If you hand in your notice while on sick leave there is no obligation on you to return to work if you are not well enough to do so. Your normal contractual terms and conditions remain the same during the notice period. You must ensure you follow your local sickness policy which will state how often you should keep in touch with your employer, and how often you must send in sick notes.
Taking annual leave during your notice periodAnnual leave should be taken with the agreement of your employer. There is no legal right to choose when to take your annual leave; your employer will need to balance your right to take leave against the needs of the service and to maintain appropriate staffing levels. You can ask to take annual leave during your notice period but it is up to your employer to agree this.
Accrued annual leaveYou should be paid for any leave that you have accrued and not taken when you leave your employer up to your first 28 days of holiday entitlement including bank holidays. This is known as your statutory holiday entitlement. Check your contract as you may well get more than the statutory entitlement.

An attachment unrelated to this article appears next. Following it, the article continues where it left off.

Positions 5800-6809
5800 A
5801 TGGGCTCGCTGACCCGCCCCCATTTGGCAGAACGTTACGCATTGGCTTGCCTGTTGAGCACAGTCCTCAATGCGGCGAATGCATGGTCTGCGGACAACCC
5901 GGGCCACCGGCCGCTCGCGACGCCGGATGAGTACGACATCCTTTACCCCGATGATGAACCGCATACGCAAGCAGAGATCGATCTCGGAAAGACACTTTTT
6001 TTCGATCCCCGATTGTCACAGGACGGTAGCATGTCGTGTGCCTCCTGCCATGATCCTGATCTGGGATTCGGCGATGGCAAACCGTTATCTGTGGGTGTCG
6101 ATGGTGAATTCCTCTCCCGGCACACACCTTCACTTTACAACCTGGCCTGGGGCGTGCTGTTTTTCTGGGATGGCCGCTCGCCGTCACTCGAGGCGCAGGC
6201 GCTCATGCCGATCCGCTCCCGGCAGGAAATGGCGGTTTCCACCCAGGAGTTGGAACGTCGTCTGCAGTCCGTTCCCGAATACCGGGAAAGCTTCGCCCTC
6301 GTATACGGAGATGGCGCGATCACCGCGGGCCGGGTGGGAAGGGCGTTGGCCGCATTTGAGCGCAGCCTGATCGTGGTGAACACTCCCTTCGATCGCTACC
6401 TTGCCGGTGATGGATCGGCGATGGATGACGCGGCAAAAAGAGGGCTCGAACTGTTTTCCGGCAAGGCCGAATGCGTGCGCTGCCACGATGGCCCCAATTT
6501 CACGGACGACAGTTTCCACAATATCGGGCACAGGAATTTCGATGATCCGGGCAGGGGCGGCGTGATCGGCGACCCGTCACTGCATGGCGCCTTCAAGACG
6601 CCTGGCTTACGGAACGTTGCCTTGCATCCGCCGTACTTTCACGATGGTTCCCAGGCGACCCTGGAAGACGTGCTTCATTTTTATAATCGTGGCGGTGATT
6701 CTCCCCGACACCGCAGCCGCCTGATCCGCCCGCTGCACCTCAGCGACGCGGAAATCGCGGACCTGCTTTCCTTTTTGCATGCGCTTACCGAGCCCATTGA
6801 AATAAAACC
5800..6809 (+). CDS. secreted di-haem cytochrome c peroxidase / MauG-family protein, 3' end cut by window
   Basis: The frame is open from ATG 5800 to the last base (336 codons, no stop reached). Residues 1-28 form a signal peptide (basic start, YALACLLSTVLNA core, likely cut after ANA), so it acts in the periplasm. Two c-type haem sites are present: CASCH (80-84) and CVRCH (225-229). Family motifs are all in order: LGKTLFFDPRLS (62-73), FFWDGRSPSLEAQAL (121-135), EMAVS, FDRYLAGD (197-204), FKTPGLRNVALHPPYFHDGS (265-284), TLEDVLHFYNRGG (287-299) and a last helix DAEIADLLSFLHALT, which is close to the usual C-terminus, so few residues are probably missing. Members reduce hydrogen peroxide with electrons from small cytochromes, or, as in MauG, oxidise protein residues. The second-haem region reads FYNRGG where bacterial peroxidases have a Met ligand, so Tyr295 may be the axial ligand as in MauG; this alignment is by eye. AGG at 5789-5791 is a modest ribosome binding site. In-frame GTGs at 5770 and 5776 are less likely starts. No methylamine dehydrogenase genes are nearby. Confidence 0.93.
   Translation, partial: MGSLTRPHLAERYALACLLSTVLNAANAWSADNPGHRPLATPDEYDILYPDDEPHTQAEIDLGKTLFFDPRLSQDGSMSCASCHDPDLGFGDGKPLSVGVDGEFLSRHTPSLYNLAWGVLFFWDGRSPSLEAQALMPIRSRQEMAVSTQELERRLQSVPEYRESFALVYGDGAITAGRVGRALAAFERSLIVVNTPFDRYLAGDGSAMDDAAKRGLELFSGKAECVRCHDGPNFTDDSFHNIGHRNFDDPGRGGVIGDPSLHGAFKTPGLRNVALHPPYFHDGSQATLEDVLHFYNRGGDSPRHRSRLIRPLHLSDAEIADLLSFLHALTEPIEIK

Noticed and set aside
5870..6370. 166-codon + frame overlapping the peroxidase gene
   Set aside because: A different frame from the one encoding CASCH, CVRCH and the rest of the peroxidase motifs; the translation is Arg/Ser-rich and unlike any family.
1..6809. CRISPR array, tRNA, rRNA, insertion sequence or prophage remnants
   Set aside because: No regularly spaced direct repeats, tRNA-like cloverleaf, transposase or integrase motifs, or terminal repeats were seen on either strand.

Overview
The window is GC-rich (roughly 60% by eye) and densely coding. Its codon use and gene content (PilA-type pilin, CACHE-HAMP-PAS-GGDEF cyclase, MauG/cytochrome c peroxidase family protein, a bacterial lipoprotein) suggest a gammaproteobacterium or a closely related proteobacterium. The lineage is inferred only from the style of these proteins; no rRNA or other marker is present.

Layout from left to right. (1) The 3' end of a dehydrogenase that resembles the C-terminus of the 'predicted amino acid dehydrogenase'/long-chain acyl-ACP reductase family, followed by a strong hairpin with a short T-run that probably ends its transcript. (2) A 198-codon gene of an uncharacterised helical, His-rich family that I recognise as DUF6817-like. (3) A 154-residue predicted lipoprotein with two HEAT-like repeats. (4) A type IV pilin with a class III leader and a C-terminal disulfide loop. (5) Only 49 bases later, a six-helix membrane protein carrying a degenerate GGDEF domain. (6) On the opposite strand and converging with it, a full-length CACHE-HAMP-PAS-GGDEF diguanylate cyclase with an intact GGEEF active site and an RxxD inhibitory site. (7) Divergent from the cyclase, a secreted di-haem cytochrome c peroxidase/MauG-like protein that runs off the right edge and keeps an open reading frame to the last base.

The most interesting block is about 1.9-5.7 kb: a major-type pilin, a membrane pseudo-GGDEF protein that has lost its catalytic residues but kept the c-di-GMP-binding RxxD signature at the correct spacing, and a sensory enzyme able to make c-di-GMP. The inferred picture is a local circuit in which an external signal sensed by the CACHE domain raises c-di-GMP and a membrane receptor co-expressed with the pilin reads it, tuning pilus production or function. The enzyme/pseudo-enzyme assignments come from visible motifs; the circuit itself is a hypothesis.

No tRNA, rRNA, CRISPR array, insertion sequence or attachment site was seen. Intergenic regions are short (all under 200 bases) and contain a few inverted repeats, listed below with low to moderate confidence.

A ‘compromise agreement’ or a 'settlement agreement' is a standard method of terminating employment in difficult cases, drawn up between the employer and employee as a final resolution to an ongoing dispute, usually involving the employee leaving the place of work. Much confusion has arisen in the health sector about the use of compromise agreements and particular clauses which feature in such agreements, commonly referred to as ‘gagging clauses’, which may prohibit an employee from raising a concern about patient safety issues. It is important that you seek advice from the RCN before signing an agreement.
Gagging clauses are unlawful and cannot be enforced in public interest disclosure cases. The Public Interest Disclosure Act 1998 (PIDA) protects against victimisation of workers who speak out against genuine concerns about malpractice. Please see raising concerns for more information.
If you think that a gagging clause is being proposed, we strongly advise you to contact us for support and advice.
If you have concerns about patient safety issues, please see the raising concerns pages where you will find information and advice to help you raise concerns wherever you work - in the NHS or independent and social care sectors.